Passive House, Wickhambrook, Suffolk
A successful combination of modern technology with traditional building techniques & materials.
After the sad loss of a 300 year old timber frame building from a fire, R Thomas & Sons were approached to build a new house on the site.
As well as respecting the aesthetics of the original building, the idea of building a house with very little running costs (and even the occasional cheque from The National Grid!) was appealing and so the passive house route was decided upon.
The first challenge, following many meetings, ground and tree surveys, was the careful digging required around the numerous tree roots, including that of a beautiful old oak. This was done mainly by digger, but also by hand. Twenty-two tipper loads of boulder clay and building debris later, the site was ready for the re-build!
Building began with massive foundations (to satisfy building control) with a 225 reinforced concrete slab on top, 600mm of brickwork to bring it up to dpc, and filled with 500mm of insulation.
Then followed the erection of the precision cut timber frame from Gloucestershire. 300mm "I beams" were used for all external walls and floor joist's and 450mm rafters sitting on a 12m gluelam beam. The whole frame was then covered in a glueless "mdf" board.
A very clever air recovery system was fitted along with a woodburner with air fed from the outside (which everyone except the customer knew would never be used but would always look lovely!).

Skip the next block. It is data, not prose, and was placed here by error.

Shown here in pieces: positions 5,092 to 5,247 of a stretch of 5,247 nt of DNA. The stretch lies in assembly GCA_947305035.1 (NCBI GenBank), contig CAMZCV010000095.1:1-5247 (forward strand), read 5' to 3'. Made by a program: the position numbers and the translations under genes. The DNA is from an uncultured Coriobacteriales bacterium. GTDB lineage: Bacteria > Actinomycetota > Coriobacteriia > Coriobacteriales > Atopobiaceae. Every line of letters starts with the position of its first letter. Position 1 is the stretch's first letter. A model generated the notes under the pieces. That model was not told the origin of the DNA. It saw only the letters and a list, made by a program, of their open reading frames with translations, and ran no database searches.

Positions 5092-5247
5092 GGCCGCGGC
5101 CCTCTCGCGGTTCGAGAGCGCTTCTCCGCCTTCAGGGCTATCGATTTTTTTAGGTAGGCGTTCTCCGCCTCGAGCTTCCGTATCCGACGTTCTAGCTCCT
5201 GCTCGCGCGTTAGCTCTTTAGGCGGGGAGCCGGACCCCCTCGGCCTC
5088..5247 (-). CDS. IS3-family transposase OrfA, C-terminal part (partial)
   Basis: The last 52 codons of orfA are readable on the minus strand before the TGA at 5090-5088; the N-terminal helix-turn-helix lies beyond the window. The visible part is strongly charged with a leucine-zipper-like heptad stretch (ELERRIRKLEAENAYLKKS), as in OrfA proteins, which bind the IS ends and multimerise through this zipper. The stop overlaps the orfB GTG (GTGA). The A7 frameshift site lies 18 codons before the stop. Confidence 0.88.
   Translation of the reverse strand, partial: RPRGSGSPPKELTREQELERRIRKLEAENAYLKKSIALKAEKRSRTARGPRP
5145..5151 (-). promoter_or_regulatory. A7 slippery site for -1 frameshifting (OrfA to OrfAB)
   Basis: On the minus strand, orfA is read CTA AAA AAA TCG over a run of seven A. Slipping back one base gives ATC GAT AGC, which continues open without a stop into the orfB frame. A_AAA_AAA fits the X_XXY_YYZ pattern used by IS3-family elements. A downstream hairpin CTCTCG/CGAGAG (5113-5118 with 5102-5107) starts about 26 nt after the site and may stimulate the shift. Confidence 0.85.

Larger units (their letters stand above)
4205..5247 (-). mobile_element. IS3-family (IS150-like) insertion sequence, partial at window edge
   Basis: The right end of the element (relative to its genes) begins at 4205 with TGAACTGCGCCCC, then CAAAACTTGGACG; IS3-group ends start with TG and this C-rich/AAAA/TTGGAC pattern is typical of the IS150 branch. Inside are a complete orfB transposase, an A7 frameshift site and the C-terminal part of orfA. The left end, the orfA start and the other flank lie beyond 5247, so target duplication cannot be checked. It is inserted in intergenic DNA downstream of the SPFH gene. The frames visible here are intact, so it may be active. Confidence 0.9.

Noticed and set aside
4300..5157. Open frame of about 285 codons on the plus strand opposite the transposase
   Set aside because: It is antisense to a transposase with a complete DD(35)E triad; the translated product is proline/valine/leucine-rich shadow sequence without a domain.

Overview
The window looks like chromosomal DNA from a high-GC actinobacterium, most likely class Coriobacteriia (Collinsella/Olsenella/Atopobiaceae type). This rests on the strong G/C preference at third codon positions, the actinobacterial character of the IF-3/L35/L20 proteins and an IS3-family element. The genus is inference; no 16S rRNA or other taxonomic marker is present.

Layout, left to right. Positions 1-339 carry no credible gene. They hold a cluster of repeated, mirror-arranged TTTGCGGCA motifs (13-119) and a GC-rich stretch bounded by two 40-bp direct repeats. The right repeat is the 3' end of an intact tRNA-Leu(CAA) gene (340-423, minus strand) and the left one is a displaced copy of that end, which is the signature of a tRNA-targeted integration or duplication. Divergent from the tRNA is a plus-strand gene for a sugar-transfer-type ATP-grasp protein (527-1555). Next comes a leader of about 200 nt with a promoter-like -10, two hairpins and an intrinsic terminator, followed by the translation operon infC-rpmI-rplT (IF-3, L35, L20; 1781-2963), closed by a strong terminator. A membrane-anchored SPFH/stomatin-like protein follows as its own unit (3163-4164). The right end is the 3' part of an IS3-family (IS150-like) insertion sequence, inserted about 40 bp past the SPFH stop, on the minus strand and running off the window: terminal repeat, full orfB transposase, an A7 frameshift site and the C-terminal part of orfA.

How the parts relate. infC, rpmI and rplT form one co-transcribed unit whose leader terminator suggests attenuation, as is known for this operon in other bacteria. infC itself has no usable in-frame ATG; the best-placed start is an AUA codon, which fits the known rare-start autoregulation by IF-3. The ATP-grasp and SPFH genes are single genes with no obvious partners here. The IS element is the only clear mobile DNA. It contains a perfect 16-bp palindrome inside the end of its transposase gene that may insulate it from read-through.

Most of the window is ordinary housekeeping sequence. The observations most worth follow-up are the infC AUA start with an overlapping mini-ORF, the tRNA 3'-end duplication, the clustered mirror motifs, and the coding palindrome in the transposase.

Triple glazed windows and doors were fitted and the whole frame was made airtight with vast amounts of "Tescon" tape before the walls in and out were pumped with shredded paper.
To run this thermally efficient house, solar thermal panels were then fitted to provide hot water and as many PV (solar) panels as could be fitted on the roof for electricity.
Ensuring the building fits in to its Suffolk village surroundings, a traditional pantile roof with a dry verge and ridge system was added before using sawn oak for facias, barge boards and window surrounds.
Most importantly, to complete the softening effect we used FibreChalk mix over all 170m2 of Savolit boards. No angle beads to allow for rounded corners, combined with expert lime plastering skills completed the look.
To finish the build an open framed oak porch and a timber-framed garage (of the builders’ own design) was added. This included a cantilevered roof to create an overhang to act as a log store.
The attention to detail each step of the way ensured a 0.4 air test, as well as a very happy client!
R.Thomas & Sons
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